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Microtubule Orientation and Spacing within Bundles is Critical for Long-Range Kinesin-1 Motility
Cytoskeleton (2014)
  • Leslie Conway, University of Massachusetts
  • Michael W. Gramlich, University of Massachusetts-Boston
  • S.M. Ali Tabei, University of Northern Iowa
  • Jennifer L. Ross, University of Northern Iowa
Cells rely on active transport to quickly organize cellular cargo. How cells regulate transport is not fully understood. One proposed mechanism is that motor activity could be altered through the architecture of the cytoskeleton. This mechanism is supported by the fact that the cytoskeletal network is tightly regulated in cells and filament polarity within networks dictates motor directionality. For instance, axons contain bundles of parallel microtubules and all cargos with the same motor species will move in the same direction. It is not clear how other types of networks, such as antiparallel bundles in dendrites, can regulate motor transport. To understand how the organization of microtubules within bundles can regulate transport, we studied kinesin-1 motility on three bundle types: random-polarity bundles that are close-packed, parallel polarity bundles, and antiparallel polarity bundles that are spaced apart. We find that close-packed bundles inhibit motor motion, while parallel arrays support unidirectional motion. Spacing the microtubules with microtubule-associated proteins enhances run lengths. Our results indicate that microtubule bundle architecture dictates the motion of single motors and could have effects on cargo transport.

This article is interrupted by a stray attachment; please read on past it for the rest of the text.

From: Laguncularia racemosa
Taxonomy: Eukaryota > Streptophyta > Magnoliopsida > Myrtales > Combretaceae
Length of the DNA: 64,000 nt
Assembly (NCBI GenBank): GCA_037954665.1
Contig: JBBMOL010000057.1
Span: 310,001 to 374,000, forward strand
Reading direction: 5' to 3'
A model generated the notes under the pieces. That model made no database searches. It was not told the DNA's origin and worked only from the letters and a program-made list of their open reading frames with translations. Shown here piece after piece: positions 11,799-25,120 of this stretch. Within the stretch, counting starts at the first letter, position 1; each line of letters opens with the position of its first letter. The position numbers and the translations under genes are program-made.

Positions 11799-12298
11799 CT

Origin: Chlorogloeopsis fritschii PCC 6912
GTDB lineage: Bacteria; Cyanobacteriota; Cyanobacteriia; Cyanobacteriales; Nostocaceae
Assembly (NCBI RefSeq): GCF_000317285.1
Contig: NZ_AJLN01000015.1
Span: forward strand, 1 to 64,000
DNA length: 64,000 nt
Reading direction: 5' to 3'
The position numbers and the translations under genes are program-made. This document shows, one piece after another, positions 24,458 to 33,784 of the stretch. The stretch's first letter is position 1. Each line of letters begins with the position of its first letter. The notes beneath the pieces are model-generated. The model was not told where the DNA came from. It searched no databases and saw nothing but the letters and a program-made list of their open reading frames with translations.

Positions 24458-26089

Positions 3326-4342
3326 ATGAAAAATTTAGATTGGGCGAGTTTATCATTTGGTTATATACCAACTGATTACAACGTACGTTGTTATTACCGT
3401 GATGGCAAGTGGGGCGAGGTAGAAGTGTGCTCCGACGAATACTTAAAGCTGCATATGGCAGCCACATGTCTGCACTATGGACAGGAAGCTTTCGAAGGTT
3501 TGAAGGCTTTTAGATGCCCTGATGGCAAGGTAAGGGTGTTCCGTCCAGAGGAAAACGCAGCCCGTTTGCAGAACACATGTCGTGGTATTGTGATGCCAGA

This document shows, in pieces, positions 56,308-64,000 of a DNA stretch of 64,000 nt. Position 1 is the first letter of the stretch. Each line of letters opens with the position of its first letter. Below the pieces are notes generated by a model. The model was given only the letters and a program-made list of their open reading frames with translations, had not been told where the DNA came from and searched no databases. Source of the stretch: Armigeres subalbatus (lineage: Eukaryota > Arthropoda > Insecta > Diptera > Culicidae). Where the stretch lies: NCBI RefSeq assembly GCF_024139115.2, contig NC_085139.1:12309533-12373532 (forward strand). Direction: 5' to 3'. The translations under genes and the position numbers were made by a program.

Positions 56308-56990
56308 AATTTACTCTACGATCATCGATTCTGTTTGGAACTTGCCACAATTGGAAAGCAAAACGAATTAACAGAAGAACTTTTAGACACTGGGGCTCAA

Publication Date
November 28, 2014
Citation Information
Leslie Conway, Michael W. Gramlich, S.M. Ali Tabei and Jennifer L. Ross. "Microtubule Orientation and Spacing within Bundles is Critical for Long-Range Kinesin-1 Motility" Cytoskeleton (2014)
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